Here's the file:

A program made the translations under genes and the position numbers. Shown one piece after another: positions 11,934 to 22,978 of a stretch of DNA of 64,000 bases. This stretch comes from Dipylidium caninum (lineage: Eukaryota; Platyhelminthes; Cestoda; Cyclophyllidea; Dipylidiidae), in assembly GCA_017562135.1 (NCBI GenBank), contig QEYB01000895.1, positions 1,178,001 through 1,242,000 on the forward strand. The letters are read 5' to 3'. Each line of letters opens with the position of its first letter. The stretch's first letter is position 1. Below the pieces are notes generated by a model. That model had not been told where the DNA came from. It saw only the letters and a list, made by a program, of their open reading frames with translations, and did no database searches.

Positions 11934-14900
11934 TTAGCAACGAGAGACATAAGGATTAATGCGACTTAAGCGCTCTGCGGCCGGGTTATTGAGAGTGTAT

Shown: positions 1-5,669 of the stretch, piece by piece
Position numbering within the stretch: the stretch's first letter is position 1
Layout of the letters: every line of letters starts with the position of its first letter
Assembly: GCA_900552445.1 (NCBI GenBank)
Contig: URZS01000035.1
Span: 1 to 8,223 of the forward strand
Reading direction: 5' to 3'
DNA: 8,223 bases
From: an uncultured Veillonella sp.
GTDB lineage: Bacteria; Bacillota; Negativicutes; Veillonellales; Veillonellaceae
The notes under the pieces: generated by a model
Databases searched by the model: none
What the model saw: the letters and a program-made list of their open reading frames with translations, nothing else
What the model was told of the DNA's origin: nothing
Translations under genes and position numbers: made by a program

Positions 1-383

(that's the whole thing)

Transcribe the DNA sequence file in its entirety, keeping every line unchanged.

A program made the translations under genes and the position numbers. Shown one piece after another: positions 11,934 to 22,978 of a stretch of DNA of 64,000 bases. This stretch comes from Dipylidium caninum (lineage: Eukaryota; Platyhelminthes; Cestoda; Cyclophyllidea; Dipylidiidae), in assembly GCA_017562135.1 (NCBI GenBank), contig QEYB01000895.1, positions 1,178,001 through 1,242,000 on the forward strand. The letters are read 5' to 3'. Each line of letters opens with the position of its first letter. The stretch's first letter is position 1. Below the pieces are notes generated by a model. That model had not been told where the DNA came from. It saw only the letters and a list, made by a program, of their open reading frames with translations, and did no database searches.

Positions 11934-14900
11934 TTAGCAACGAGAGACATAAGGATTAATGCGACTTAAGCGCTCTGCGGCCGGGTTATTGAGAGTGTAT

Shown: positions 1-5,669 of the stretch, piece by piece
Position numbering within the stretch: the stretch's first letter is position 1
Layout of the letters: every line of letters starts with the position of its first letter
Assembly: GCA_900552445.1 (NCBI GenBank)
Contig: URZS01000035.1
Span: 1 to 8,223 of the forward strand
Reading direction: 5' to 3'
DNA: 8,223 bases
From: an uncultured Veillonella sp.
GTDB lineage: Bacteria; Bacillota; Negativicutes; Veillonellales; Veillonellaceae
The notes under the pieces: generated by a model
Databases searched by the model: none
What the model saw: the letters and a program-made list of their open reading frames with translations, nothing else
What the model was told of the DNA's origin: nothing
Translations under genes and position numbers: made by a program

Positions 1-383